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I'm right there with you. Have you tried using the MGMAT books for SC and the CR Powerscore bible? If you grasp the language, but have issue with the formats, then these books can help. If you have trouble with the language, then I recommend reading some novels to increase your reading speed and familiarity with the language.
Maybe the difficulty in quant section led my verbal down. Nevertheless, I will study Powerscore and Manhattan this time. But for me, what is more shocking than the Verbal score is the Quant score. I have always been so good at Quant.
What do you reckon happened on the actual test? Am I the only one who feels that the level of Quant has increased significantly?
I studied math and physics for undergrad, so I was hurt when I got a Q47. I have since retaken the test, and received a Q49. If you're like me, and have a strong background in math, then you probably try to leverage your past math experience to quickly process the Quant problems. I discovered that this was causing me to make many errors on the higher level Quant problems. For example, there is a category of DS questions that gives you two questions, and attempts to make it a look like a C/E answer. But upon further review, it actually is a A/B answer because the criteria in the question allows only for integers, +/-, perfect square, prime, ect, and this creates a condition that allows one of the choices to be sufficient.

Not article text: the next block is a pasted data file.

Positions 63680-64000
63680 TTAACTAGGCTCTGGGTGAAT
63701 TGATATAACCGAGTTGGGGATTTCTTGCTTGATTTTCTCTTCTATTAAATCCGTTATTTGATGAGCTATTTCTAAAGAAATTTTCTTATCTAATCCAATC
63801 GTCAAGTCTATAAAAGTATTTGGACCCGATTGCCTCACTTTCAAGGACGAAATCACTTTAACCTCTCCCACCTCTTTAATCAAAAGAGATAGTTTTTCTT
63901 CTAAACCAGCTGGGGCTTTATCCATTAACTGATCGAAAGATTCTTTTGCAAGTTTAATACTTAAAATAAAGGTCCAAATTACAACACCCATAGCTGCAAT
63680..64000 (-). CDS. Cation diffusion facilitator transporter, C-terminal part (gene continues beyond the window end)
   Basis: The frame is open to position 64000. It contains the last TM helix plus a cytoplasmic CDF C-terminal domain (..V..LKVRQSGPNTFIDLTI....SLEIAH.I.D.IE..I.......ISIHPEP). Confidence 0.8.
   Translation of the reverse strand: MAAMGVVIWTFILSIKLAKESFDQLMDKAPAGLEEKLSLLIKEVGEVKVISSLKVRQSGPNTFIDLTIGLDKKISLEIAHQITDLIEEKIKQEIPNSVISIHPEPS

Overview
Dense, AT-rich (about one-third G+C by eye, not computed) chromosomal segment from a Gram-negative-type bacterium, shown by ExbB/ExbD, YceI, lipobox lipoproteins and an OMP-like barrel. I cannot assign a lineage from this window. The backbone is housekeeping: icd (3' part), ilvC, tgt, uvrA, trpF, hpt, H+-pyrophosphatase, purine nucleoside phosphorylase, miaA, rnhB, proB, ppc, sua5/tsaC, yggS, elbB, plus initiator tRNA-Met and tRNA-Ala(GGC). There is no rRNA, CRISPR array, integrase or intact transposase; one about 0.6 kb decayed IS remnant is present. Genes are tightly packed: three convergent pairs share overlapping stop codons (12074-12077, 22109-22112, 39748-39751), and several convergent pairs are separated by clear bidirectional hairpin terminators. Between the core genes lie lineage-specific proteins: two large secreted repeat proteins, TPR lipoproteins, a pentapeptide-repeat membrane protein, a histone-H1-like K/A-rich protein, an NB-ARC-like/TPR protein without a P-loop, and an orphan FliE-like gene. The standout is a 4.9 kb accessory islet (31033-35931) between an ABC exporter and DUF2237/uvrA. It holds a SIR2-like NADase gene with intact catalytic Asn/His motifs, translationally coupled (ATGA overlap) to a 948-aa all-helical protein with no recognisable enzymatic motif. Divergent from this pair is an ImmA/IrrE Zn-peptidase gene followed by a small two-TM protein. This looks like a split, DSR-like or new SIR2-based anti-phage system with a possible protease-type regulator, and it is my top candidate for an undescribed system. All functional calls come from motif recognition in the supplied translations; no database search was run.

I feel like the GMAT really punishes those who have a strong math background because the GMAT writers know that we can quickly look at a problem and discern how many solutions it should have. So they create conditions that look to have many solutions, but through a careful analysis, the conditions set forth only allow one solution. On my most recent test there was a question that appeared to have no solutions, choices A + B looked almost the same, and right as I was about to hit E, I realized that it was a trap question and took a minute to actually solve A and B for the conditions in the problem, and realized that one of them actually worked.
Most of this stuff seems like common sense, but the math that the GMAT gives you when you get to the higher levels of quant is more about tricks and conditions than it is about computational power.
I actually retook the test a week ago and got a 700 Q49 V37, 6.0 I was really happy with my math score, but I'm still angry about my verbal score. I was getting 44-46 in verbal on all of the practice cats leading up to the test. Now I have to decide if a third attempt is worth it - i think if I regress in math, it could really hurt me.